The increase in output had stabilized by the end of 1942. The economy of Great Britain began improving a couple of years later after abandoning the gold standard in late 1931(Keylor, 2001). The same applied for most economies in Latin American which attained full recovery at the beginning of 1932.
In the fall of the same year, the economy of Japan and Germany had begun rebounding. Most European countries and Canada had their recovery go hand in hand with that of the United States that began in early 1933 (Crossley et al., 2009). Some developed countries and France in particular took longer to recover. This is because this country experienced depression much later and recovery began taking place at the fall of 1938.
The great depression was triggered primarily by a reduction in spending or aggregate demand. This forced manufacturers to shrink production after speculating a possible rise in inventories.
Other causes that led to a reduction in aggregate demand followed throughout the depression period and the effects were transmitted from the United States which was in essence the ‘epicenter’ of the depression to the rest of the world courtesy of the gold standard system. Other countries had unique factors that contributed to the escalation of depression.
Too much speculation in the stock market led the United States government to act by tightening its monetary policy. This move sparked a decline in output immediately after it was enacted in 1929. The economy was performing fairly well prior to the tightening of the monetary policy.
Mild recessions occurring in between 1924 and 1927 notwithstanding, the wholesale prices of goods continued to be stable for a whole decade. However, there were excesses in the stock market in that the prices of stocks were four times more at the end of the decade. In other words the stock prices were rising at an astronomical rate up from a low in 1921 and onto the peak that was reached by the close of 1929 (Findly & Rothney, 2006).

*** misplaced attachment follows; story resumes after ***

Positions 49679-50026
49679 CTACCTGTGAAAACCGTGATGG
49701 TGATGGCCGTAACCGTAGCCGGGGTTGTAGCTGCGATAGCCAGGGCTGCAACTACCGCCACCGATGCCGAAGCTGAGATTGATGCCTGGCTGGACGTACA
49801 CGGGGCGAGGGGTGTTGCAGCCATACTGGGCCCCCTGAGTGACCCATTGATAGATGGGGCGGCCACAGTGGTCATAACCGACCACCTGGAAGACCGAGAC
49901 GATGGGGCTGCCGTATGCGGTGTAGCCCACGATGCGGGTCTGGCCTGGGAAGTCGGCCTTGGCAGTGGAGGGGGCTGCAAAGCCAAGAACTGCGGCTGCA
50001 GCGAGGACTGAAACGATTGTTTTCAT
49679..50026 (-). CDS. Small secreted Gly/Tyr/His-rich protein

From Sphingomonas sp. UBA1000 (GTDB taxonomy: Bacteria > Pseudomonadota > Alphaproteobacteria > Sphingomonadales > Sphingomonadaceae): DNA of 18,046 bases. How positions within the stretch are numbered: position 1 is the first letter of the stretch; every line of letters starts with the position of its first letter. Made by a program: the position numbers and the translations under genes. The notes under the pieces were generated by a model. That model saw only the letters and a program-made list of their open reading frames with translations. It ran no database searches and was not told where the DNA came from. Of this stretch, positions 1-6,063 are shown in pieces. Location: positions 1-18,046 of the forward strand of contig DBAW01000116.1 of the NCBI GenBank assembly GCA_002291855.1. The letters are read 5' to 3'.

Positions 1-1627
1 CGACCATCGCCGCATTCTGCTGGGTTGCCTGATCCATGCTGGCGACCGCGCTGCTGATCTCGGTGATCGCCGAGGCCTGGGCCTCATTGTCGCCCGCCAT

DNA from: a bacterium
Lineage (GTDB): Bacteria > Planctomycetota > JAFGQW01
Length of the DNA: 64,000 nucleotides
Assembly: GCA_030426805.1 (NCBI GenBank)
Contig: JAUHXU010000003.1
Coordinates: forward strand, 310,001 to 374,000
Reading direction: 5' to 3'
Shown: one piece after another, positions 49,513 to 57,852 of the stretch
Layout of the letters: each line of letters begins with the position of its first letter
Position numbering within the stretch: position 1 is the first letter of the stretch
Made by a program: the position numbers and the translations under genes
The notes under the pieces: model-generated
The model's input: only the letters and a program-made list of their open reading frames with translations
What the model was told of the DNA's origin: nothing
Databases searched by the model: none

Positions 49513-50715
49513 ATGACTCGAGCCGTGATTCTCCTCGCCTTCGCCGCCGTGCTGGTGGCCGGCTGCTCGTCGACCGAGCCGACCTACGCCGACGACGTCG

The Federal Reserve wanted to contain the spiraling stock prices and the stakeholders thought the best way to reach this end was to tighten monetary policy. This was in form of raising interest rates to a level that would make speculation to be difficult. The result was that sectors that were sensitive to interest rates drastically reduced their spending (borrowing).
These sectors included real estate, automobile and construction industry. This led to a decline in production. According to Crossley et al., (2009) a boom in housing construction may have also led to excessive supply of housing that consequently led to a decline in construction by the close of 1929.
The foregoing events made it almost impossible to gauge stock prices against anticipations of future earnings. Thus, when a minor event triggered a gradual reduction of prices by the fall of 1929, investors were no longer willing to take any risk. This happened in October 1929 and the stock market bubble finally burst due to pressure exerted by the monetary policy. Investors due to panic began selling their stock at very low prices.
This was sad mainly because most of the stock traded was bought using loans. The decline in stock prices was made worse by the fact that most investors were forced to liquidate their holdings (Findly & Rothney, 2006). On what is commonly called black Thursday on October 24, 1929, the prices had fallen by a record margin of 33% on the Cowles Index. The magnitude of the decline was so huge that the event taking place on this particular day was given the name of the Great 1929 Crash (Duiker, 2007).
American consumers were no longer capable of investing and in buying durable goods. The combined lack of spending by firms and individuals led to a sharp decline of output. Indeed, it was the great crash and the great depression combined with reduction of stock prices that led to unprecedented increase in unemployment and reduced output during this period (Keylor, 2001).
By the close of 1930, great fear fell on all investors holding their money with the banks across the United States. The depositors due to widespread fear demanded their investments with the bank in the form of cash. Banks normally hold a small fraction of deposits in form of cash.
Thus, when faced with a situation where all depositors want their money immediately, banks are left with no choice but to initiate a process of quick liquidation of loans. This kind of action is very harmful in that even the strongest of the banks can end up closing.